Learning the basics of computers changed how I viewed the world.
They seem to like this magical thing that works somehow, and our media and cultural fears play highly on that magical feature, but when you break it down it’s really quite understandable and simple. Computers have a language, and there are rules to language. There are rules that computers [and technology] operate within, and that’s just that. If you take away the idea that it’s magic, and try to understand, it becomes simple.
Computers aren’t magic. They do not have personalities, and even though we as humans find it easy to attribute emotional responses to their actions — like a computer freezing up on us, or refusing to send an email, we have to remember that they are just machines, effectively following a series of rules.
This is key to dispelling the mystery, and opening ourselves up to the idea that we can understand why they do the things they do, even without knowing the full technical details, or a full arsenal of programming knowledge. We can then even use this to better structure why we do what we do. Using programmatic thinking can reduce decision fatigue and increase the effectiveness of your daily operations.
My first and most important lesson in computer science came with the understanding of “IFTT”. “If this, then that” refers to conditional statements [conditional constructs] which are features of a programming language, and they perform different actions depending on whether a condition equals true or false. IE: IF user clicks X, display Y. [this is for comprehension only, not true programming].
When I learned about the concept of, “if this, then that”, I was able to structure out problems I was facing in my business. I was able to easily diagnose when problems were tech, or user error, because I understood the basic framework of the problem. I was able to listen to problems, and frame them within what I knew to be true about computer logic. It gave me this magical ability to solve problems for my team — intelligent people — some of whom simply did not have strong computer literacy skills. For longer than I’d like to admit, this made me perceive them as less capable.
It is impossible to know all the factors that brought your teammate to you, how they view the world through their filter, and if they have the same basis of education as you, but you can likely tell and recall that they are a fellow intelligent soul. Knowing this, evaluate your own base knowledge — and your empathy levels.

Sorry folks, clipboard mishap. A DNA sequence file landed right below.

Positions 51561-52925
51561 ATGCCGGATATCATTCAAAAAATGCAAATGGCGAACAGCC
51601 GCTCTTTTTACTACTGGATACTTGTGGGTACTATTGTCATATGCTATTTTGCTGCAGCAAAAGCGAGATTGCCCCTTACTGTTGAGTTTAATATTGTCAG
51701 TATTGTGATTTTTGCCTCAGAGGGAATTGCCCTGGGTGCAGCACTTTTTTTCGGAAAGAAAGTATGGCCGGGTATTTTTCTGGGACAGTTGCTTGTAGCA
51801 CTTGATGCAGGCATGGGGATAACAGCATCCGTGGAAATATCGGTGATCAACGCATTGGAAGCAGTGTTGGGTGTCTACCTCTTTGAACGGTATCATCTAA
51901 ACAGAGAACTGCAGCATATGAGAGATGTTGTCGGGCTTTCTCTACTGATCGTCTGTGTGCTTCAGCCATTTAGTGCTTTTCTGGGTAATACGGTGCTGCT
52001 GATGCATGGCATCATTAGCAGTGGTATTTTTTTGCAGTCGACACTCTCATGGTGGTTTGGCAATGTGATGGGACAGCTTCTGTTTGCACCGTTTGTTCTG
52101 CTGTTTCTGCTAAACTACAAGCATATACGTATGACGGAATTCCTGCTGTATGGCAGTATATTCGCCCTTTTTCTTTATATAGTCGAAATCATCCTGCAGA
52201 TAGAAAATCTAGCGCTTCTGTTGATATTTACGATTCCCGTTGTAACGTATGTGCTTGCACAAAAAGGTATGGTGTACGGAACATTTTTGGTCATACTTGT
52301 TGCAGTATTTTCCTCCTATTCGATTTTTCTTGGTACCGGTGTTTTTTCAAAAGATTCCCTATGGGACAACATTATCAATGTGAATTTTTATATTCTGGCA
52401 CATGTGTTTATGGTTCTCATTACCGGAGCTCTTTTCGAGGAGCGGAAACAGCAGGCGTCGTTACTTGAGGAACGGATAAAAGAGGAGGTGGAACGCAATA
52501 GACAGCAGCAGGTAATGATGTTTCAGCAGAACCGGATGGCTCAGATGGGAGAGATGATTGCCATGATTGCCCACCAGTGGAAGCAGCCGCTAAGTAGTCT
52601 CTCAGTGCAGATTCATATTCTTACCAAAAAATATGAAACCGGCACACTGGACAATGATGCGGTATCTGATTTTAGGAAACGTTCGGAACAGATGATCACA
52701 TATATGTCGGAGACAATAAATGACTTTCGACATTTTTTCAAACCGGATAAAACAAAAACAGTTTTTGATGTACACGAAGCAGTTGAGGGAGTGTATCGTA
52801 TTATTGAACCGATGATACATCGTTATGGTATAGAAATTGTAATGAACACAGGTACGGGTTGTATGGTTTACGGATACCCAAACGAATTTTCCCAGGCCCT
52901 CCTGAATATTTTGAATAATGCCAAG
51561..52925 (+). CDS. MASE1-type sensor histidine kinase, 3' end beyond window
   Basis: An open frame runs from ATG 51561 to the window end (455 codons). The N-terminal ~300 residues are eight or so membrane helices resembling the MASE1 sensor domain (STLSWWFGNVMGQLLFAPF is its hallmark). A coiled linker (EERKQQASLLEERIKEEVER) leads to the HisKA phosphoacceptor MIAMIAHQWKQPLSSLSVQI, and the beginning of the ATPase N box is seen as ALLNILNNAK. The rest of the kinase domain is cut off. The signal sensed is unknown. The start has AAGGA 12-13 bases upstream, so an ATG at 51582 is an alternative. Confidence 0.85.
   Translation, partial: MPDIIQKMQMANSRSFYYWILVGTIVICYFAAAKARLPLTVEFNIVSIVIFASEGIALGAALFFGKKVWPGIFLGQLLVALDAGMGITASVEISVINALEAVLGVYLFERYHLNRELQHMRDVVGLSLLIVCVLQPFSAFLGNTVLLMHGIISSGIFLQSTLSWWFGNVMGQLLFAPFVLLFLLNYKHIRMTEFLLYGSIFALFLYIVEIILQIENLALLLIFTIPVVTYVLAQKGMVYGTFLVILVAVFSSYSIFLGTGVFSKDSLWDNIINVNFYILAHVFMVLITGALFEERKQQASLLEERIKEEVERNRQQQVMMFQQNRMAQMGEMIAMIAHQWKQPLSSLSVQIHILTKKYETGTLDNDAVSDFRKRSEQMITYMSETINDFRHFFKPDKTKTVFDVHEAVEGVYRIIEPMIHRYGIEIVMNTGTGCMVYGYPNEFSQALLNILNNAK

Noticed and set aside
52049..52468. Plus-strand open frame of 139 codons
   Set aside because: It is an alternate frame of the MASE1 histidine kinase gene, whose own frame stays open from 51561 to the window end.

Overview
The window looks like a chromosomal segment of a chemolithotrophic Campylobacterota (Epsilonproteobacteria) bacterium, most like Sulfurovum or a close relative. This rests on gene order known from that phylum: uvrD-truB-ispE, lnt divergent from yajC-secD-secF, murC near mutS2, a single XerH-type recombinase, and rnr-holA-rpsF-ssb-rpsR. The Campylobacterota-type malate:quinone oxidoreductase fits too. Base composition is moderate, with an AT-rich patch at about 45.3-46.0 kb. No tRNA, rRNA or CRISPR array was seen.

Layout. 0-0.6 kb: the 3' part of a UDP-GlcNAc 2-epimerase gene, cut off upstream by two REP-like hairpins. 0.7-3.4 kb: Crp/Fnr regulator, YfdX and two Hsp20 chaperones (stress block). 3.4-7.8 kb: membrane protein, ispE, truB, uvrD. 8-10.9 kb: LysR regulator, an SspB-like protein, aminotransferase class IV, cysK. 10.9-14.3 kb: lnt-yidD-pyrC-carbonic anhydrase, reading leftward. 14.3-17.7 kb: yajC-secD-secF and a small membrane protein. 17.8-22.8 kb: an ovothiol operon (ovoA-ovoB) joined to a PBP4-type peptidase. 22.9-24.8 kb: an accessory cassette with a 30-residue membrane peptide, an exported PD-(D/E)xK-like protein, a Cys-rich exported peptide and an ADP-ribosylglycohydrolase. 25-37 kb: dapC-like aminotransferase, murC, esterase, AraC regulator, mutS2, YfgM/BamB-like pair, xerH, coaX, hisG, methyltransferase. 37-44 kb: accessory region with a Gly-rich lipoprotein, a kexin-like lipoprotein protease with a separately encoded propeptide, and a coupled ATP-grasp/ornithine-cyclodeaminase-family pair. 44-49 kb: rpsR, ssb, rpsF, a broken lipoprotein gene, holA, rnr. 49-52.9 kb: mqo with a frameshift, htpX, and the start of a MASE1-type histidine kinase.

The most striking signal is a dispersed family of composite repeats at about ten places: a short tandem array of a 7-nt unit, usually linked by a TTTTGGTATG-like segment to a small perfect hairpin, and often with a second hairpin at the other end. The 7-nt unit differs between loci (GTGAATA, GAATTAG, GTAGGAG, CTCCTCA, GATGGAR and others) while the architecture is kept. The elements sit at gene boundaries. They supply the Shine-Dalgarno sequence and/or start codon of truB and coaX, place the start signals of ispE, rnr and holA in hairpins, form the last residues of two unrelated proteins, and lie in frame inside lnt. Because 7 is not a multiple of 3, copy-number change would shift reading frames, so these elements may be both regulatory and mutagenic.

Implementing programmatic thinking in the day-to-day behaviors of your teammates makes it easier for them to understand and troubleshoot when things go wrong.
“If this is happening, then I need to look for this trigger.”
“If our web-server goes down, then we need to reset x.”
“If the shipping address is missing a zip code, then verify with Google Maps."
<this is why tech training reduces operational efficiency>
Mental fatigue is present in all organizations, and anything we can do to reduce it aids in the productivity, and thus success, of our workforce.
Understanding this methodology can have a meaningful impact to your own workflow — even if that’s primarily organizational or planning.
<training your team to problem solve>
Being able to diagnose user error versus system error in a technology-based business is the line between being successful and burning capital. User error, human error, is the greatest cause of inefficiencies and capital burning in most e-commerce businesses today.
Automation is a key part for business in order to handle the volume of tasks with the size of team that we have. And in order to effectively utilize technology and automation, it’s vital for us — not only in management but across our organization — to understand these concepts.
Automation exists in every software that our team uses, and the fundamental to every project and process that we build out. After all, that’s the power of technology — to enable us to more effectively do our jobs.
As many businesses move to or rely on digital to survive, more people are becoming in tech or tech-related careers without fully realizing it, and many are entering without any real previous technical knowledge.
<plus your team thrives>
Understanding technology & computers are empowering. Not just knowing how to use a specific program, but a deeper understanding of machines that enables the user to establish a level of comfort, and more importantly — a want to learn and explore more.
Learning “If this, Then That”, creates a problem-solving structure that any teammate can run a situation through and self — diagnose.
Previously published at https://medium.com/@Iamdarbycox/why-teaching-basic-computer-science-is-a-crucial-business-skill-2a5267c2da07. For more of Darby Cox's writing for Medium, Follow her on medium here.
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